Leadership in networks is less about the position you are assigned. The opportunity is the role you choose and the challenge is building authority. The job might be assigned, but the role is chosen and your authority is earned. The networks in and around your organisation are waiting for you to act. If you don’t act, they will move on without you.
Networks solve obstructions
Networks route around obstructions. One potential source of obstruction is the formal roles in an organisation, the hierarchy and the resulting silos. What results is a wirearchy which Jon Husband has described as
a dynamic two-way flow of power and authority, based on knowledge, trust, credibility and a focus on results, enabled by interconnected people and technology
Think about your organisation. There is a formal process to get a decision made, but everyone knows that the real decisions don’t follow the process. There is informal lobbying. Often someone who is not the decision maker is hugely influential. People chat casually testing positions. Additional information is shared. Deals are done. Trust and credibility play a key role in influencing the ultimate decision, often more than the facts on the table.
These actions are all examples of a network working around the potential obstruction of a hierarchical role or process. These conversations are all examples of how ‘two-way flow of power and authority’ is shaped by people’s actions to demonstrate ‘knowledge, trust, credibility and a focus on results’.
You are a potential obstruction
If you aren’t results focused, aren’t performing the roles required or the network doesn’t have confidence in your actions, a network of people working together will start to route around you. Your failure to lead others becomes an obstruction. No matter how fancy your title or your place in the hierarchy the network will start solving for the obstruction that you represent. The network in and around every hierarchy is what makes the hierarchy functional.
To avoid being an obstruction, you need to focus on your authority and fulfilling the roles that advance the needs of the organisation and its networks. Your job won’t save you.
Authority takes Action
Leadership in networks is not an abstract and exalted status. Every person in a network is connected. Leadership is demonstrated when people take on needed roles and others move to action.
Leadership is the technology of realising human potential. Leadership is the technology that inspires and enables others to action. That takes a decision to embrace a role, action, influence and authority. In networks, including the networks wrapped around your hierarchy, that authority comes from action, not position.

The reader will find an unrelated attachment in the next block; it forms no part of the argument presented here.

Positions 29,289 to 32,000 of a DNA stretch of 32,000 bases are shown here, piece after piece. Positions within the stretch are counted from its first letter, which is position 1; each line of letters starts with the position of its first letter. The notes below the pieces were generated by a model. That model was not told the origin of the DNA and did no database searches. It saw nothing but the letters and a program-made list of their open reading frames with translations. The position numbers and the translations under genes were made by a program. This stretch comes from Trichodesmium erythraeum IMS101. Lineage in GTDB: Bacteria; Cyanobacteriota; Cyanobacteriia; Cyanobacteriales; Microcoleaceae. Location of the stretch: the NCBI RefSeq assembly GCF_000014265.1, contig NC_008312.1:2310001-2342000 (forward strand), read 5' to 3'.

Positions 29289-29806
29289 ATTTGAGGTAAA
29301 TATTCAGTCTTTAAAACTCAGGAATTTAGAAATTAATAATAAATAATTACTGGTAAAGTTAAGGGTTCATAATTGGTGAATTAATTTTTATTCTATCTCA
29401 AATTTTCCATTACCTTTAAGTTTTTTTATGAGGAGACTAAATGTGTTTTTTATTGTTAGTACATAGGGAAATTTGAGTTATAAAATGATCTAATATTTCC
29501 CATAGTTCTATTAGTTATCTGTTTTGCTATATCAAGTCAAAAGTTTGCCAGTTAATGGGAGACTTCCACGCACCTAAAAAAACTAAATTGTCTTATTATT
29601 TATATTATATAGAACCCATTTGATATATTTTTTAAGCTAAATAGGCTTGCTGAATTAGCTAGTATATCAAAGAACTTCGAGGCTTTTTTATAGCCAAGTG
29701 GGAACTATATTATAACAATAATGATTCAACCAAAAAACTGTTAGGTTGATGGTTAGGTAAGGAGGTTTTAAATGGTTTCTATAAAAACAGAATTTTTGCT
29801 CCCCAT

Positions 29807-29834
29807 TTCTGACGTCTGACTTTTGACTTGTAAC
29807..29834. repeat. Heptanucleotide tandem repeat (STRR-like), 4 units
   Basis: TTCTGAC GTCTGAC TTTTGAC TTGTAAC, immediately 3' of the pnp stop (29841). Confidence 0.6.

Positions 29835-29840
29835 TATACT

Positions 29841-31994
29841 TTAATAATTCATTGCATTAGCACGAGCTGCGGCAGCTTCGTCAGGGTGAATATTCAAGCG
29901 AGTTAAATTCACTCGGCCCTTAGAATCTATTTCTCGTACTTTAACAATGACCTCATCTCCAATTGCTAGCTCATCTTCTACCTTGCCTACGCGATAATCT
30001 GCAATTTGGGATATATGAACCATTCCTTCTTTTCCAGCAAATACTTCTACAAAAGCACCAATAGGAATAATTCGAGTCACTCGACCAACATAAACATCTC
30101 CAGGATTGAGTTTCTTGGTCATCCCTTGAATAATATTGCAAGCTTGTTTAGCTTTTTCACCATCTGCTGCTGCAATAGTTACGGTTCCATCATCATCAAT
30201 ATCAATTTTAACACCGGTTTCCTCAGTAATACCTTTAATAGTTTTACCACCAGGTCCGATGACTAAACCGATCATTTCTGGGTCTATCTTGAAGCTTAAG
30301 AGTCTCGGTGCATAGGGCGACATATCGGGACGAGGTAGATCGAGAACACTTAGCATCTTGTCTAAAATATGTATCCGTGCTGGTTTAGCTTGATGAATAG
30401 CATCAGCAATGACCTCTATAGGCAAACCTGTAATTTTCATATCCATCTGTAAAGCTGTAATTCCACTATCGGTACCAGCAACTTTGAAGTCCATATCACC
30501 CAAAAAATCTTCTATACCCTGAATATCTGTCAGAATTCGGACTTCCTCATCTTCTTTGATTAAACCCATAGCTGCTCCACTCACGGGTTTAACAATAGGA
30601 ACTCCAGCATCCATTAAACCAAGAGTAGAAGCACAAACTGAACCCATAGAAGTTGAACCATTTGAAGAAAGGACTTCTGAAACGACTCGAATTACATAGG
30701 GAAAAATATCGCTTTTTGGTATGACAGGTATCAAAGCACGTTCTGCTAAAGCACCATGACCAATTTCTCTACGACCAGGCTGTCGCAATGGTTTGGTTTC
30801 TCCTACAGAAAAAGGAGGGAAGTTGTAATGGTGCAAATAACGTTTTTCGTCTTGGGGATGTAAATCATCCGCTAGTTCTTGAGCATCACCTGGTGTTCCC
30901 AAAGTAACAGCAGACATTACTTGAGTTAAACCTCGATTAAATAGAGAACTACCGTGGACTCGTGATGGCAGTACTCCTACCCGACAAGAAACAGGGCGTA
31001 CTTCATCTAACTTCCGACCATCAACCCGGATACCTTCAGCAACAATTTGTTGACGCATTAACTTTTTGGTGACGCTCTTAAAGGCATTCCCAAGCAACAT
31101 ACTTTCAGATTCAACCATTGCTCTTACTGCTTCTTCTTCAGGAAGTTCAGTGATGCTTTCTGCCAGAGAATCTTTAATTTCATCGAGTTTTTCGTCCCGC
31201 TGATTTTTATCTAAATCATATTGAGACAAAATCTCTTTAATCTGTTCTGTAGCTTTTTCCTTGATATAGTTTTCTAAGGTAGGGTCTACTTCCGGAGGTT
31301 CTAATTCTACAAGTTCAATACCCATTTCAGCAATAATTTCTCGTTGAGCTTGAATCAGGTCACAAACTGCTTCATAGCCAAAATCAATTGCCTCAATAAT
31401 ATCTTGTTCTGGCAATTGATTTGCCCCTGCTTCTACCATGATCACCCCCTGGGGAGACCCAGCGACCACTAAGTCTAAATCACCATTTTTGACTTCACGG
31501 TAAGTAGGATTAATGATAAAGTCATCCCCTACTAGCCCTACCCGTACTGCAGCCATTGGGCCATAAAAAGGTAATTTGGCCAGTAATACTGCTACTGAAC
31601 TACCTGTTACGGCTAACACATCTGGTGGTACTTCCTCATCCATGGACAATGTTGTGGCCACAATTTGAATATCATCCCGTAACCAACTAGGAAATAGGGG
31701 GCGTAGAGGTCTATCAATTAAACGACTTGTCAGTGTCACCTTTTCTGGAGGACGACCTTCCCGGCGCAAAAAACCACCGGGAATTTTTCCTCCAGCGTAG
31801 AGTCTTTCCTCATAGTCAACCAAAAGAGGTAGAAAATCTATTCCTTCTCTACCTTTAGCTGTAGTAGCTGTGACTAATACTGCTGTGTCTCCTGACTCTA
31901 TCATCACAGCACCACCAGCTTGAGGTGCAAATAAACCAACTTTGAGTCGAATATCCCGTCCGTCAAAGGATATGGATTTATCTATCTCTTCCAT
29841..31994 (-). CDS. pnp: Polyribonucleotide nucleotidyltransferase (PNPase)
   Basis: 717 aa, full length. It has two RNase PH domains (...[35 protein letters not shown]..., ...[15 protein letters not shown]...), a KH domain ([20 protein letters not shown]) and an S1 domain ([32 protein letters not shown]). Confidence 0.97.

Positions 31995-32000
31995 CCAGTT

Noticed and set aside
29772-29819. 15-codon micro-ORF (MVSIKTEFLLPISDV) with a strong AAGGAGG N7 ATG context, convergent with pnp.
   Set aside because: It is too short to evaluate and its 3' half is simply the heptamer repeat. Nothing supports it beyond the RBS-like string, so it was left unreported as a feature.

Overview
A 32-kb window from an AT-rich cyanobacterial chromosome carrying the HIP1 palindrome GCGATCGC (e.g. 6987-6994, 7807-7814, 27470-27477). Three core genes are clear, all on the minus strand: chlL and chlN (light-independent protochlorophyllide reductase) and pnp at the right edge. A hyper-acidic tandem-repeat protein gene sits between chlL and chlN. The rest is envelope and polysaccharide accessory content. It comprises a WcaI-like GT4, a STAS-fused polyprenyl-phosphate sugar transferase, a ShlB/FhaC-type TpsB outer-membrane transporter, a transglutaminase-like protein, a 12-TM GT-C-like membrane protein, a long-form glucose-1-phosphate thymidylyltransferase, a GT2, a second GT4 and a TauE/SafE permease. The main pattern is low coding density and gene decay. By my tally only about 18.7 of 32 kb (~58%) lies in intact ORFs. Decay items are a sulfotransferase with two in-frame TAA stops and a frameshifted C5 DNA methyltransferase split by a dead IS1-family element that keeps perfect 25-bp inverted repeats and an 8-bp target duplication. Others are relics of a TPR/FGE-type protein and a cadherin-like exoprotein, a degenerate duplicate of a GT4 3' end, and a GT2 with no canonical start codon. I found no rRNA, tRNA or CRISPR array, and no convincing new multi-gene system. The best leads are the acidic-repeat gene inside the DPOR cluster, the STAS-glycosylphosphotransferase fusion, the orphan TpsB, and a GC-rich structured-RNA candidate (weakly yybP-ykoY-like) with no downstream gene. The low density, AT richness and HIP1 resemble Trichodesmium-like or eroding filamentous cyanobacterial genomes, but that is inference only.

The differences in influence and ability to create value come through action. Action is what builds authority. The best way for someone to assess your ‘knowledge, trust, credibility and focus on results is to experience it’. Authority grows influence with other people in the network and that accelerates further action.
Networks and Network Leadership is not Bounded
If a network needs to go around or outside the hierarchy to solve a problem it does. All it takes is a connection for your network to extend further. Network leaders need to ensure that their leadership goes outside their hierarchies as well.
Customers, community, other stakeholders all influence your knowledge, credibility, trust and focus on results. Sharing the voice of the customer or the community can be a significant part of influencing change. Try to have influence internally without influence externally and you will find over time that your credibility erodes. Celine Schillinger has described how change agents can find that they need to build credibility externally to be more influential in their internal networks.
Leadership is a Choice. A Choice to Act.
Taking on a leadership role is a choice. It is a choice to help others make something happen and enable them to realise their potential. Whether you are in a hierarchy or a network matters little. The same rules apply. The choices that you make, the knowledge that you gather, the influence you build through credibility and trust determine your authority as a leader and whether others will follow.
Nobody has to follow you. Our hierarchies are a fiction that supports our need for status, order and clarity. The networks in and around your organisation know that and work around the hierarchy every day.
That same network is waiting for your choices and the actions that follow.